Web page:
Some fool has sent me an e-mail and signed your name to it. You should do what you can to discover the identity of the person. He or she is doing real harm to your reputation. I will help you if I can.  

You can imagine my surprise! I have never been called a fool in a message pretending the fool was somebody else. Perhaps my correspondent was responding to a bad week at the office, rather than to me. So I sent a second message, at 6 pm, 13 December 2003:

 I notice that you wrote in the middle of the night, after perhaps a trying week. Would you like, in a calmer mood, to revise your email to me? 

He replied at 10:42 pm, 13 December 2003:

 No. Tim Sullivan - You can quote me. 

What to make of this response? One may argue that it is perfectly consistent: shut down student criticism of school policy, strike out at a citizen's criticism of the shutdown. But there is also President Sullivan's offer to help me if he can.

Let me take him up on that. It would be a great help to assure the students of the college he leads that the right of opponents of racial preference to speak out is just as precious as the right of supporters. And that this right includes not only the freedom to state opinions and to give reasons, but also to dramatize crucial facts. There is no more crucial fact about affirmative-action admissions than the degree of racial discrimination they involve.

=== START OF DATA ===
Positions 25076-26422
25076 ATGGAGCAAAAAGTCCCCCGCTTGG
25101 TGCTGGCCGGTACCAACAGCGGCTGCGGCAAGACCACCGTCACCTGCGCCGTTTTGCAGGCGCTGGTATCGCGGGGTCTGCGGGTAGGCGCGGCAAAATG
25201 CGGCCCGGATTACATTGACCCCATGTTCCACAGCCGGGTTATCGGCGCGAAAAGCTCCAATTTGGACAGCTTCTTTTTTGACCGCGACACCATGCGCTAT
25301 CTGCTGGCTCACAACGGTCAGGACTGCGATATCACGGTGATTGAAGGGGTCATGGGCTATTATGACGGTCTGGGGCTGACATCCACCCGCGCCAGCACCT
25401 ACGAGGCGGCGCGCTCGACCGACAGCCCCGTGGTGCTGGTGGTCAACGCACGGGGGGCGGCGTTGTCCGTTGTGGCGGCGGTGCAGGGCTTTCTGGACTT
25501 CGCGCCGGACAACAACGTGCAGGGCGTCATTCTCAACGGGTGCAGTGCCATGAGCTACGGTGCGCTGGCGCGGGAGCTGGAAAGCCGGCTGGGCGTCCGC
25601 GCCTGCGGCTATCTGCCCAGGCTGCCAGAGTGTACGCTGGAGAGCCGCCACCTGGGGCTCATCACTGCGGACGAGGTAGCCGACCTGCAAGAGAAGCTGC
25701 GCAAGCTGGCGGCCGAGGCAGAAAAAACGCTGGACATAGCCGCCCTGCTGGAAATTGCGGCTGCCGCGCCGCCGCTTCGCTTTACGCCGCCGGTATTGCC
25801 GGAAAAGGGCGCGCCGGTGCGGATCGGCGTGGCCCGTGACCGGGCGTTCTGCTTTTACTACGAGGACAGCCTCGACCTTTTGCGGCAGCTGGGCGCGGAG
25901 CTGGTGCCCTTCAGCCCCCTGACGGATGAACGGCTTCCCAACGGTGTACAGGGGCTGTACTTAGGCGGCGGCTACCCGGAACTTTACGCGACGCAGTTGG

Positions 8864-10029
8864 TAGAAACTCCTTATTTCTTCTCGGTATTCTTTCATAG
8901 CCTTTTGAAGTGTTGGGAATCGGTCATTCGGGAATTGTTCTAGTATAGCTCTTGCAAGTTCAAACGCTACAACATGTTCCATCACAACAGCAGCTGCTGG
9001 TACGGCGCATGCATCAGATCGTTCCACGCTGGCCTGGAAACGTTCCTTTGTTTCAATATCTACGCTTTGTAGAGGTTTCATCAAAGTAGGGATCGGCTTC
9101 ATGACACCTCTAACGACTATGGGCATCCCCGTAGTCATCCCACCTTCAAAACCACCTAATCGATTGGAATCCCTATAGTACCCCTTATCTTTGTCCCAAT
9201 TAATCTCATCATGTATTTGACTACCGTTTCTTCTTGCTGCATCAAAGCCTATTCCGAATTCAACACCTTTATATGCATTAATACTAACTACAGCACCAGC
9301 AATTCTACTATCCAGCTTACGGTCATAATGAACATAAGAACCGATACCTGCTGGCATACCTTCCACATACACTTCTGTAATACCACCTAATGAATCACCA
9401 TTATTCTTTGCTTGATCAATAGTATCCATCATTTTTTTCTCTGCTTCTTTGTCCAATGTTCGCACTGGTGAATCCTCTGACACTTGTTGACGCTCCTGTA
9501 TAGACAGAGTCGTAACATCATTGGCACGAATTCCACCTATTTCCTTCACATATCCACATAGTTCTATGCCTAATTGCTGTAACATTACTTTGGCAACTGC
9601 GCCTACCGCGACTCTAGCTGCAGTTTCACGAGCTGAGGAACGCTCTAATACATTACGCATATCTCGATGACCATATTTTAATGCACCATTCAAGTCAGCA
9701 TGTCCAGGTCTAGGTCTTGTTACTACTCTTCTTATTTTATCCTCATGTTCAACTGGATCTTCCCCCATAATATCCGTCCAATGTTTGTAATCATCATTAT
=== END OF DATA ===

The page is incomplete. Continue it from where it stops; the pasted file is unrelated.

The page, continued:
In this regard, President Sullivan could initiate a policy of full disclosure. What proportion of applicants owe their acceptance to racial or ethnic preference? How does the chance of admission of white applicants compare with that of Asian, black, Hispanic or Native Americans with the same academic credentials? The relative prices in the bake sale were guesses, in some cases apparently quite mistaken. (Estimates for W&M, as well as other Virginia schools, are online at and

The administration could replace student guesses or obsever estimates with authoritative facts. If the College of William and Mary sincerely believes that the racial discrimination it practices is good for America, it should be willing to disclose -- indeed, to proclaim -- its extent. [return to table of contents]